Blogging here has been a little light over the past two weeks as I've been on paternity leave. Barely time to open the iBook let alone check out the news. I've had to do a bit of work too, here and there, but only today did I manage to get some time to catch up on my feeds.
The best PR story I've seen from my break (and perhaps of the last 12 months) has to be this tale of guerilla stunts and hilarious media management. Guerilla marketing firm Interference Inc has pulled off a whopper of a PR stunt in the US that has set the world's media on fire: [link] "So these two guys put some LED monster things around the city of Boston as guerrilla viral advertising for the Aqua Teen Hunger Force cartoon. This being the US they get arrested for being terrorists clearly intent on blowing up the city with their LED monster things. They then have the best post-court press conference ever, in which they insist on talking about the history of hairstyles and nothing else."
This story has been massive, and has dwarfed everything else online even in the run up to the Superbowl: "On BlogPulse's video rankings, the Boston issue takes two of the top five video slots, including the #1 position. As of midnight this evening, it also ranks #1 on Technorati. Quite a few variables are keeping the story alive, from debates over whether the campaign's a success (measured by awareness & reach) to the unrepentent antics of the two guys who ran around Boston putting up the devices."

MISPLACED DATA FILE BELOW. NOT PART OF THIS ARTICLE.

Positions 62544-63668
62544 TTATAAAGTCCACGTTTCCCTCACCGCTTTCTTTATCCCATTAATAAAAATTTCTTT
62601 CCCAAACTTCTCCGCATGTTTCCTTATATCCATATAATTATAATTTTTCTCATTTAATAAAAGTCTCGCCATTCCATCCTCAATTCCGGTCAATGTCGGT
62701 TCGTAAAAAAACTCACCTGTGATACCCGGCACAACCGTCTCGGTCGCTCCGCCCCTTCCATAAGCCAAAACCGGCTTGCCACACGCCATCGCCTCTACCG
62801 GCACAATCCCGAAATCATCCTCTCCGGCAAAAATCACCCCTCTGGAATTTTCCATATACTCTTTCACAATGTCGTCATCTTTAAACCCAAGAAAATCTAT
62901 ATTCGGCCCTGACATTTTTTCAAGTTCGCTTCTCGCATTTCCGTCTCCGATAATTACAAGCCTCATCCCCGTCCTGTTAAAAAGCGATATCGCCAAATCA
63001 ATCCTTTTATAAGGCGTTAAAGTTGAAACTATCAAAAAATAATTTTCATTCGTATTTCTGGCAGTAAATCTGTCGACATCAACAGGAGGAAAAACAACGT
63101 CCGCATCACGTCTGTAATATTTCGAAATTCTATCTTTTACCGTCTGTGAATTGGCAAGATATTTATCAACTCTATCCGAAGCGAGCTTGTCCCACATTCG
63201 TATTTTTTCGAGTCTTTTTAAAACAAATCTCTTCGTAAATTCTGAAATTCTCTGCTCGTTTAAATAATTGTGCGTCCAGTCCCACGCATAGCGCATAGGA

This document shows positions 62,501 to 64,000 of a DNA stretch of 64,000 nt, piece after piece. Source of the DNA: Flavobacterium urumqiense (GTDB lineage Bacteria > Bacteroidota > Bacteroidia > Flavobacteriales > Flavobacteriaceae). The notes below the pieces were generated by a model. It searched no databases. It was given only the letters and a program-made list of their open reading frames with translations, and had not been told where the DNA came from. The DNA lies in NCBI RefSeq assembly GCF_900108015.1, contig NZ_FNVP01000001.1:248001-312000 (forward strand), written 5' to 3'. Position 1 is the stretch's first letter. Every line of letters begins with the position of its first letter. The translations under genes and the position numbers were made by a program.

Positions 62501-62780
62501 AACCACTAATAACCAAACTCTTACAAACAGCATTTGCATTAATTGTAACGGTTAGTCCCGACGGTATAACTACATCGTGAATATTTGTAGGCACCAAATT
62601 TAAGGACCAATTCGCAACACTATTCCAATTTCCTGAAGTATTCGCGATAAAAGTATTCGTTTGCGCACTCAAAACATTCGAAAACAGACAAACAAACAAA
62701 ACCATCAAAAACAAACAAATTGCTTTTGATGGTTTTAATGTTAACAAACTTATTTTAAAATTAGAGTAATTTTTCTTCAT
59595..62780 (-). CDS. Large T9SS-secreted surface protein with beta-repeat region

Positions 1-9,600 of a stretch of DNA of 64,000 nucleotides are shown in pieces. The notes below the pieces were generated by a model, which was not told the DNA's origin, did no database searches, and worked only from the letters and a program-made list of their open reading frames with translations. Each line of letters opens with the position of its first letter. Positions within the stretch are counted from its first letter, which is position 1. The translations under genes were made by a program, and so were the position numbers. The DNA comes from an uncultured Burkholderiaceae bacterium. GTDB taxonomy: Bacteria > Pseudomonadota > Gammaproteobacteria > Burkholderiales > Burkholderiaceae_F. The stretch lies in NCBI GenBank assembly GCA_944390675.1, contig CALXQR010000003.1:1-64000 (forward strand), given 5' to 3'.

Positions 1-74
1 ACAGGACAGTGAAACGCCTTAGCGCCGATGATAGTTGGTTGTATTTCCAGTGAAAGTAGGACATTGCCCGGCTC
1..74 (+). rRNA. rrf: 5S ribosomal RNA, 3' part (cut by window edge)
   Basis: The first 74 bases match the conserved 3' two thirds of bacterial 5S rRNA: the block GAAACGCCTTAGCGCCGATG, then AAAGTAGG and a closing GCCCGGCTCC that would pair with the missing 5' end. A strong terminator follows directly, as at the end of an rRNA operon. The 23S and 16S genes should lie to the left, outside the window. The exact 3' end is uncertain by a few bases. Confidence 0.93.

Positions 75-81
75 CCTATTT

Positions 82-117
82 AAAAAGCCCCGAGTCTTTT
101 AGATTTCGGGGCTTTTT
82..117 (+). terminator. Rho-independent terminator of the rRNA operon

My interest in this story focuses not only on how and why the stunt became so huge (why exactly did this become reported as a bomb threat when it's reportedly been done without alarm before?) but how the story perpetuated online and how the media was managed.
Blog comments include: " 'I’m sorry, that’s not a hair-related question' really does need to enter the vocabulary of future post-arraignment press-conferences" and "Given the choice of saying “no comment” or making fun of the media for persisting to ask questions that they know can’t be answered, I am damned happy to see someone stand up and indirectly point out the utter and completely inane stupidity of the reporters on the scene."
What a huge stunt that's raised far more awareness for Interference Inc, Turner and ATHF than I'm sure they could ever have hoped for. And what a response to the media at that press conference. Successful result? Seems they're having to stump up $2m in compensation, so not ideal! But was the publicity for the show worth it in the end? Just to put it into perspective, the fine works out at less than a 30-second Superbowl ad.